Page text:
Furthermore, The Council also requested the High Commissioner for Human Rights to follow the progress concerning the situation of Rohingya people in the region. It had also planned an interactive dialogue, at the 38th, 41st and 44th sessions of the Human Rights Council, in order to reach a comprehensive solution of the crisis within three years through the full implementation of the present resolution and Council resolution 34/22. [10]

On the 12th March, the Human Rights Council held an interactive dialogue with Special Rapporteur and the Independent International Fact-Finding Mission on the situation of human rights in Myanmar. They both agreed to underline the fact that the situation in Myanmar is extremely alarming and they asked a full cooperation of the Myanmar government, which did not collaborate before according to the rapport of the Special Rapporteur (A/HRC/37/70)

Then, the Myanmar delegation took the floor. It claimed that the present democratic Government had been able to make progress in the peace process and in the establishment of democratic principles. It also underlined the fact that the government is still implanting a sustainable solution as defined by the recommendations of the Advisory Commission on Rakhine state. However, the country has been struggling with terrorist attacks in the state, which delayed the progress in the region. The delegation also claimed: “Restoring law and order to provide security for all was necessitated, while the Arakan Rohingya Salvation Army terrorist attacks and their instigation had impacted the population.  Daily lives and the future of all ethnic groups, including Rakhine, Daing-net, Mro, Thet, Mramagyi and people belonging to Buddhist, Muslim and Hindu faiths, had been adversely affected.  This had also led to the displacement of people internally within Rakhine state, and beyond the borders.” [11] It is essential to find a sustainable solution to end the perpetual violation of human rights in Myanmar. [12]

End of March, the 37th Session of the Human Right Council and the International Film Festival and Forum on Human Rights closed their doors. However, the persecution of minorities all over the world is still a reality that we have to take heed in order to bring a sustainable solution for them. Indeed, the atrocities will not stop without a full implication of the international community and the civil society.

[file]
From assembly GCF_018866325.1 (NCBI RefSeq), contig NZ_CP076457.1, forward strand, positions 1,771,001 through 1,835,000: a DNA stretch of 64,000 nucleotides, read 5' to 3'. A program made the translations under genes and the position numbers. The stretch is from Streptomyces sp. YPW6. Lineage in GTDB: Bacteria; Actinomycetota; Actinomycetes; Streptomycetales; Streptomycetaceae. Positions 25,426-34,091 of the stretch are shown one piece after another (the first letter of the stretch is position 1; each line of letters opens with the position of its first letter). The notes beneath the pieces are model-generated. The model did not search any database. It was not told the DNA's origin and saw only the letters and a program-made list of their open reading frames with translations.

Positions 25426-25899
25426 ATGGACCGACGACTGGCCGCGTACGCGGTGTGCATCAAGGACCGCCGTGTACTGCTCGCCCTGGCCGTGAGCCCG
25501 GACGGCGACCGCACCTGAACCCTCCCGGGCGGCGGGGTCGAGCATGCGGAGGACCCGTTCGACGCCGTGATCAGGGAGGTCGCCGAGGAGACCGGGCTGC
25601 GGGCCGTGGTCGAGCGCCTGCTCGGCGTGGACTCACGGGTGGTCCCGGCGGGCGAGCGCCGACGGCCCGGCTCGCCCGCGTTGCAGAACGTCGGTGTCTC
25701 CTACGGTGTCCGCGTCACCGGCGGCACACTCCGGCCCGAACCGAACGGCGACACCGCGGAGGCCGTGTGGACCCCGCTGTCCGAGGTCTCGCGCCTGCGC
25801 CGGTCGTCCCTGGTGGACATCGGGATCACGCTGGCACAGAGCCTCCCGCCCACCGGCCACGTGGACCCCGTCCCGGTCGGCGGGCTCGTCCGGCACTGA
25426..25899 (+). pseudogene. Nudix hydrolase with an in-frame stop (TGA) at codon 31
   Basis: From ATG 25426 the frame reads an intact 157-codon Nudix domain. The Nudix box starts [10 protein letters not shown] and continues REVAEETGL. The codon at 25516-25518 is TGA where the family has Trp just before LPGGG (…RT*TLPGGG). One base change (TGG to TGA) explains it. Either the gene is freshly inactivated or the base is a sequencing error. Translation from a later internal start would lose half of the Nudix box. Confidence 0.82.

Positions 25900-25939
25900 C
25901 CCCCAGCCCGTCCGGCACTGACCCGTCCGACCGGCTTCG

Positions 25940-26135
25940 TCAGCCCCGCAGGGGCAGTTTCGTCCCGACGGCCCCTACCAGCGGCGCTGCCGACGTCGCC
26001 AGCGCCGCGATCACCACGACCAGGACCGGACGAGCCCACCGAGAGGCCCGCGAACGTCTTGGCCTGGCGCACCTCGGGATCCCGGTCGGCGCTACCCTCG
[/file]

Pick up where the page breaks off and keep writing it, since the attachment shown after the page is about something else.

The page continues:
By Milinda Wannakula Aratchilage

[1] AL JAZEERA. (2018, 5 February). Myanmar: Who are the Rohingya? Al Jazzera. [online]. available on : (accessed March 26, 2018)

[2] GIBBENS Sarah. (2017, 29 September). Myanmar’s Rohingya Are in Crisis – What You Need to Know. National Geographic. [online]. available on : (accessed March 26,2018)

[3] AL JAZEERA. (2018, 5 February). Myanmar: Who are the Rohingya? Al Jazzera. [online]. available on : (accessed March 26, 2018)

[4] Ibid.

[5] Ibid.

[6] SCHROEDER Barbet. (2017, 7 June). The Venerable W. [Documentary]. Les films du Losenge.

[7] WEISSBERG Jay. (2017, 20 May). Cannes Film Review: “The Venerable W.”. Variety. [online]. available on: . (accessed March 20, 2018)

[8] Ibid.

[9] HUMAN RIGHTS COUNCIL OF THE UNITED NATIONS. (2017, 5 December). Council concludes twenty-seventh special session on the human rights situation of the Rohingya Muslims and other minorities in Myanmar. Human Rights Council of the United Nations. [online]. available on : . (accessed March 20,2018)

[10] HUMAN RIGHTS COUNCIL OF THE UNITED NATIONS. (2018, 12 March). Human Rights Council discusses human rights situation in Myanmar. Human Rights Council of the United Nations. [online]. available on : . (accessed March 20, 2018)

[11] Ibid.

[12] Ibid.